“It is a very sad thing that nowadays there is so little useless information.” – Oscar Wilde
Information is valuable. It can be stolen and misused. It’s a nightmare that we all fear these days. And yet so often, in the online world, we regularly sleepwalk into parting with information that can be used or even weaponised. We become suspicious when companies seek our personal information, and rightly so. But what if some of it could help save lives?
Given the global pandemic, the quest for information and research has become a race against time. Dealing with an unknown enemy drove many to the internet, searching for answers that we hoped would protect us. So little was known in the early days. Many felt helpless. I know I did.
I was invited to join the patient and public involvement (PPI) team of CO-CONNECT, a multi-million-pound research project led by the University of Nottingham in partnership with Health Data Research UK. The project aims to help scientists across the UK access the data they need to efficiently support the development of potential therapies and treatment for Covid.
But what data? It turns out that it was data from blood serum results associated with Covid tests. The information can help inform how long immunity may last and if a vaccine will protect against emerging strains. The problem was that it was held by so many different sources and given all the access approval processes that are rightly applicable, utilising the data for research is slow.
CO-CONNECT provides a gateway whereby the source data, along with our personal details, remains in the ownership of the organisation which collected it. However, to speed up access for research purposes, it’s de-identified using a unique coding system enabling the blood serum results to be more readily accessible to trusted research environments.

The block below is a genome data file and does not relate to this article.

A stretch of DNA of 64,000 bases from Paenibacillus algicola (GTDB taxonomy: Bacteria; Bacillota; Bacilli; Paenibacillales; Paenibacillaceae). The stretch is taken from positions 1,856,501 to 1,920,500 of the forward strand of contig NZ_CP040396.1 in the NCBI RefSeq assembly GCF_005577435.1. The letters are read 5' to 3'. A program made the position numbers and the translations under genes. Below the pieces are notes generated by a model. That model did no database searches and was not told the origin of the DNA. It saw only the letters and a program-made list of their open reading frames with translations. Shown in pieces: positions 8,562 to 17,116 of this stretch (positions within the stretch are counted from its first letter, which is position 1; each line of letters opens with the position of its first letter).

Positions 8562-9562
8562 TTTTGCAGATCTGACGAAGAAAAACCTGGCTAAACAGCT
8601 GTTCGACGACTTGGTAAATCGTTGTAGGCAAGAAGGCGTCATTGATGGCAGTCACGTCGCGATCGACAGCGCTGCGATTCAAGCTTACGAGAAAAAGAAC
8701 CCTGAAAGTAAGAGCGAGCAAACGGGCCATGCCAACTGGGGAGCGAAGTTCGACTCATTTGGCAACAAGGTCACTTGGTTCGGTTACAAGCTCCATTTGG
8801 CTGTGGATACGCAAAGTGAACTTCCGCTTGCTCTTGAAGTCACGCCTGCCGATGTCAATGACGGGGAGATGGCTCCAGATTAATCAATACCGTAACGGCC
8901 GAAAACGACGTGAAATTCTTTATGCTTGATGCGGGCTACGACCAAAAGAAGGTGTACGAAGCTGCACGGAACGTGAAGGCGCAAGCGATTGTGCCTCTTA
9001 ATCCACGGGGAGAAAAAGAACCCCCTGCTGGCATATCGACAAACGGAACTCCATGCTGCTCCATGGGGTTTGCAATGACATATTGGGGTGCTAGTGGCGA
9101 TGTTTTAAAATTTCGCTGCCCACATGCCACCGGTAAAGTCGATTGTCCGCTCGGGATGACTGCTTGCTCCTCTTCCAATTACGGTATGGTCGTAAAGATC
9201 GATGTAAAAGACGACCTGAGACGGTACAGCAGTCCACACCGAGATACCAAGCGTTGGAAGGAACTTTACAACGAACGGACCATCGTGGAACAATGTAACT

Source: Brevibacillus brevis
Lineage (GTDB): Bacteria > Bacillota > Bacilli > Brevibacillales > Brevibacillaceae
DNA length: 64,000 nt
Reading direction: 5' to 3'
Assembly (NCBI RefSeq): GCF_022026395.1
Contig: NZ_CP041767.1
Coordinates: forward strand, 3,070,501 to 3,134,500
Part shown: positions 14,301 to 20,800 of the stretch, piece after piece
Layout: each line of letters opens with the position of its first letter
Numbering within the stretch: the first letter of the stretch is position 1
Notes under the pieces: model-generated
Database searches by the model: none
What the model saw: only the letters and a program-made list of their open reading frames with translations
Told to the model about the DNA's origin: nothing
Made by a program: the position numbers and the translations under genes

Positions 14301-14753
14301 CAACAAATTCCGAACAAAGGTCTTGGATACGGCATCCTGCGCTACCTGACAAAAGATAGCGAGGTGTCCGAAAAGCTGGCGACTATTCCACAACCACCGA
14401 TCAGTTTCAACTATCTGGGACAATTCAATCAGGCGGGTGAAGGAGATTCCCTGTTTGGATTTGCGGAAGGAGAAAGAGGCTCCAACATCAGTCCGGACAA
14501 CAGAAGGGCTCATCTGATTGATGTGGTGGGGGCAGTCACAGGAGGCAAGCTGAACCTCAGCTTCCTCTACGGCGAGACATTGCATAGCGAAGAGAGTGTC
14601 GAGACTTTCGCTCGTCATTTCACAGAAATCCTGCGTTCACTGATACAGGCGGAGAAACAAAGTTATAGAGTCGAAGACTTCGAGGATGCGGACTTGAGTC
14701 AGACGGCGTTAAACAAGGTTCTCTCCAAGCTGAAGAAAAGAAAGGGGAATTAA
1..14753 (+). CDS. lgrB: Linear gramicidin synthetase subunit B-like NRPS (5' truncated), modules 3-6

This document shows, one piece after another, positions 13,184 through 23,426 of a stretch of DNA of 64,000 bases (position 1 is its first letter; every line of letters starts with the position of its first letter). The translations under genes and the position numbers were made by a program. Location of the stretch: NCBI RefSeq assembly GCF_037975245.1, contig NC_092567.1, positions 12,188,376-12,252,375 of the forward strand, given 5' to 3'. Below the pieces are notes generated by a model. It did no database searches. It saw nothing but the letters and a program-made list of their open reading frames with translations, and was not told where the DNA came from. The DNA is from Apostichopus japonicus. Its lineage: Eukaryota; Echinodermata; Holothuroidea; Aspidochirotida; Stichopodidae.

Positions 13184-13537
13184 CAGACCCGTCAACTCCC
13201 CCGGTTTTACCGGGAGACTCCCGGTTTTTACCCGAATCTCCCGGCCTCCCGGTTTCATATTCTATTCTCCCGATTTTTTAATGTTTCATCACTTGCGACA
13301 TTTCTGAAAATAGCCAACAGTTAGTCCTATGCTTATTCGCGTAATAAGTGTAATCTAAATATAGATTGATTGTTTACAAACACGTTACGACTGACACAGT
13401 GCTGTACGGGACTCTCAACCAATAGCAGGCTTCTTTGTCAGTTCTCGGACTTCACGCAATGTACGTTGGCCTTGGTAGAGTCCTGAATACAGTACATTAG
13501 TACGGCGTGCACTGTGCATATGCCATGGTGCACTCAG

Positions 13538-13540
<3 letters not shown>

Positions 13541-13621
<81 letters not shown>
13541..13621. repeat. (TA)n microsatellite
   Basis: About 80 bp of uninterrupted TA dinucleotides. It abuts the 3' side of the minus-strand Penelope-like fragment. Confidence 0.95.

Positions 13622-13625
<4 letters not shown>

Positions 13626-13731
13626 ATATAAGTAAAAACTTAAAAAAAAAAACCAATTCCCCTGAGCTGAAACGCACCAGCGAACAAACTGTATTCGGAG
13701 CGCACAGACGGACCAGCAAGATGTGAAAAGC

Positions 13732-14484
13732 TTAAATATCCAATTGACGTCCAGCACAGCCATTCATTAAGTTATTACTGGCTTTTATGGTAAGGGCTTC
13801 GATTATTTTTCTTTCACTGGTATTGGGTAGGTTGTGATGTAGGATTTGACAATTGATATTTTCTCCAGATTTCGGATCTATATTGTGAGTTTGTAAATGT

The cynic in me wondered if it could be traced back to the individual. I grew up in Northern Ireland’s ‘whatever you say, say nothing’ days as basic information such as the school you attended could make you a target. The legacy of suspicion and mistrust voiced as “what do you want to know for?” remains. But I have to say the PPI team members have been able to express many “what do you want to know for?” type questions, and to the credit of the project team, they have been patient in explaining their rationale every step of the way.
Our team has access to all project workstreams. We are encouraged and invited to question or seek clarification on any topic and make suggestions, many of which have been taken on board. Any latent concern that our involvement may have been a tick box exercise has been eliminated by appointing a PPI Lead to chair regular meetings of all partner organisations and the full engagement of the project’s principal investigators.
My only frustration has been the information governance issues within the many partner organisations that have created a few roadblocks. To be honest, I never considered that blood test results wouldn’t have been held centrally in an NHS system. We tend to think that the government has this Big Brother approach to keeping our information. But there are different systems for every devolved administration. Democracy takes time.
My hopes for the future are that these gains are not lost once Covid is on the wane. To witness the inspiring Formula One style collaborative approach of leading scientists and academics only leaves me wondering what other illnesses this infrastructure could be used for. The possibilities are endless. If we are to be led by science, we must equip our researchers with the tools and information to do their job. It’s so often said that sharing is caring. It could also save lives.
An earlier version of this article was published on Slugger O’Toole.